“[…]Giles came up with the idea for Archaeopteryx, his AI-driven music creator. “I don’t think there was anybody else with my combined background,” he said. “Plenty of Ruby programmers love dance music, but I don’t think any of them has sacrificed the same ridiculous number of hours to tweaking breakbeats and synth patches over and over again, releasing white-label records that never made a dime, and studying music theory.” In other words, Giles’s ability to produce a Ruby program that produced real music was unique […]”.

As you can see, your perspective can be a really big deal. 

Starting: the only way to improve your writing skills

Ok, so, we’ve established that there are indeed topics for anyone to write about. What’s next? How do we start?

I think the first step is to define what you want to write about. What topics you are interested in enough to do some research if necessary, and what do you know about? There is a very well-known rule-of-thumb for writing: “Write about what you know” . In other words, you need to know about something in order to be able to write, and it’s easier to write about stuff you already know than to first go through a learning process, which takes time and effort.

So, do you have a list of topics ready yet? No? It’s ok, we can work on that.

There are several ways in which you can come up with topics. Personally, I’m a very good friend of the “let’s leave this in a background process” technique . This requires you not to force topics (or anything) out of you, and just let it be, go on with your life, tasks, and chores. While you do it, your brain will keep working in a background process. The effect is similar to when you forget a word, try to remember it and it only comes to you hours later. But it does come to you. This is the same principle. Set your goal (in this case coming up with some topic to write about), and leave it be. At some point, your brain will burst out an idea in that oh-so-wonderful “Eureka!” moment.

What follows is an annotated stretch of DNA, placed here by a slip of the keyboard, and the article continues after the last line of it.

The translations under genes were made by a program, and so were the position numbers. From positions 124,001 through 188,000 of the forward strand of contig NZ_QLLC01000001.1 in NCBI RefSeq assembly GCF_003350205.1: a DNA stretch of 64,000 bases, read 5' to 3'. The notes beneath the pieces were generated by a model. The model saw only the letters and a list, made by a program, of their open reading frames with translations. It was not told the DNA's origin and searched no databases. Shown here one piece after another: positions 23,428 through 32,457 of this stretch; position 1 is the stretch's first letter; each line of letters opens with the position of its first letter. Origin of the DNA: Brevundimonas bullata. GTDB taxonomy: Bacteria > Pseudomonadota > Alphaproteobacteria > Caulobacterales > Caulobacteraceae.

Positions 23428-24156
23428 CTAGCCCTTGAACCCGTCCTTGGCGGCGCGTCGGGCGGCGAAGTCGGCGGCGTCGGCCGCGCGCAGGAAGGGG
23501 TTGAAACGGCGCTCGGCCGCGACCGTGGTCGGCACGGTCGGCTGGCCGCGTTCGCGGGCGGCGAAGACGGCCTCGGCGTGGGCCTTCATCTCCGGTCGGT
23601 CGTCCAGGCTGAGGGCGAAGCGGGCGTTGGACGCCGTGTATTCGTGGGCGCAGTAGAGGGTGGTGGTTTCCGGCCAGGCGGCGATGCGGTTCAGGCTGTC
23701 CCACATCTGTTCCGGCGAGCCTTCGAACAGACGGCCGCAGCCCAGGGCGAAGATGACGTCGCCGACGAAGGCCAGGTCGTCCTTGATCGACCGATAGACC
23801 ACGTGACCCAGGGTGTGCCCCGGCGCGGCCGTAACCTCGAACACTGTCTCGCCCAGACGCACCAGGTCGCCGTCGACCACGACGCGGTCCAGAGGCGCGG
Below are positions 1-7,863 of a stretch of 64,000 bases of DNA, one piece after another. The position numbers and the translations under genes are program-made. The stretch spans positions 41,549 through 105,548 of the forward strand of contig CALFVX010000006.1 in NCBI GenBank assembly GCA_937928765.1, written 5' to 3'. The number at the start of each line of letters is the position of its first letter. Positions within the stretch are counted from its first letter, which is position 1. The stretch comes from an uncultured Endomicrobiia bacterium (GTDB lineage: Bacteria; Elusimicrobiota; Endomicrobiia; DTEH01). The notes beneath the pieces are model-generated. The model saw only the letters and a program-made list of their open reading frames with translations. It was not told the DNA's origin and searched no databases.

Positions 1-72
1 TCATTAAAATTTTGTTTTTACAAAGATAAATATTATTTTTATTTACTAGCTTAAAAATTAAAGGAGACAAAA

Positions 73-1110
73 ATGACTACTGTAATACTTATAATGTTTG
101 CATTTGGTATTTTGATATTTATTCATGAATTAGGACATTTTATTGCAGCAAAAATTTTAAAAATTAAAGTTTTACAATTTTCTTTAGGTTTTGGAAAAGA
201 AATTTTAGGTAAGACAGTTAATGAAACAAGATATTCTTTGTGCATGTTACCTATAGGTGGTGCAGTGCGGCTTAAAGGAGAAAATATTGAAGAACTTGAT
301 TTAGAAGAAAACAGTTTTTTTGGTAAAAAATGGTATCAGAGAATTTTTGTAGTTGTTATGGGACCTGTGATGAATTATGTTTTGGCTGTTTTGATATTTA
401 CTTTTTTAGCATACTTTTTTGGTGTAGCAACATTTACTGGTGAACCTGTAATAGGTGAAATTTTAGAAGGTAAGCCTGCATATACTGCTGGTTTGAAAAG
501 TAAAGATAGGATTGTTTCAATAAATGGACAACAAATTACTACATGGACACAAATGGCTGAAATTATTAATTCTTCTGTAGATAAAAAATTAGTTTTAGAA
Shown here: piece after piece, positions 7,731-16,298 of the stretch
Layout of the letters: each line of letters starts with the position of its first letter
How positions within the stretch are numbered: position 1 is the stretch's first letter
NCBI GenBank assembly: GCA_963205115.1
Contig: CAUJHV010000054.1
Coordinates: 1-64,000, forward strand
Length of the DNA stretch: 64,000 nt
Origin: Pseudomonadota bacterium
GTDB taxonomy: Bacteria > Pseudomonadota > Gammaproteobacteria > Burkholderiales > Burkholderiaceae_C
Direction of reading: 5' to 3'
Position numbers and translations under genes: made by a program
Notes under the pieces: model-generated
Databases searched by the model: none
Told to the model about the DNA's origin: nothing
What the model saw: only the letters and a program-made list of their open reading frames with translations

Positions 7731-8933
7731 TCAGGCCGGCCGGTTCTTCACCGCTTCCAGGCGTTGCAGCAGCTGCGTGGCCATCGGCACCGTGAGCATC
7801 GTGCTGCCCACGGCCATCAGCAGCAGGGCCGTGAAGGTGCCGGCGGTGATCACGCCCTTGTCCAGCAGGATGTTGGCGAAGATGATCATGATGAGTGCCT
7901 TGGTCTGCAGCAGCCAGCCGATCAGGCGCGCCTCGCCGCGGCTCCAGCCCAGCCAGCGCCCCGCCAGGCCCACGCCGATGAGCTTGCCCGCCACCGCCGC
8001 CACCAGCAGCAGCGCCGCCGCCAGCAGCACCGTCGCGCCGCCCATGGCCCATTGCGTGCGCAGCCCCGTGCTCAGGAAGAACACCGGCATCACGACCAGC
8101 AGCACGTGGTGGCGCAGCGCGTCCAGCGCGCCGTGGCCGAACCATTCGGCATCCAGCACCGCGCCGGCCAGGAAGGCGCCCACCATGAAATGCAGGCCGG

Make a list of possible topics you could write about. Improve your writing skills.

Photo credits.


The only problem with this is that you never know when that moment will come. It might catch you on the supermarket, in the shower or walking your dog. Thankfully, there is this little thing nowadays called a “smartphone”. You can take note of your idea and come back to it later. If you are like me though, an “analog” type of person, you might enjoy carrying a small, pocket-size, notebook. Jot down your ideas, including a small description in case you forget, and then come back to it in a more suitable moment, maybe with a cup of tea and some soft background music to help you concentrate.

What happened to me when I started my own “topic background process” was that, without taking notice, I ended up listing over 50 topics I wanted to write about. At that point, I decided I needed to turn the “background process” switch off until I could cover some ground. In any case, and though I haven’t written all those articles yet, every now and then I get this mental splash and I keep adding ideas to my little list. It’s an ongoing process, once you open the tap, the water keeps on running.

After coming up with some subjects to write about, all that is left is to sit down and write. Sounds simple enough, though it may not be.

There is more about this I would like to cover, like useful tools, common fears and impediments, and then some. But that will have to fit in the second part of this article. If you’re interested, you can subscribe to my blog with an RSS reader. I should drop part II soon enough.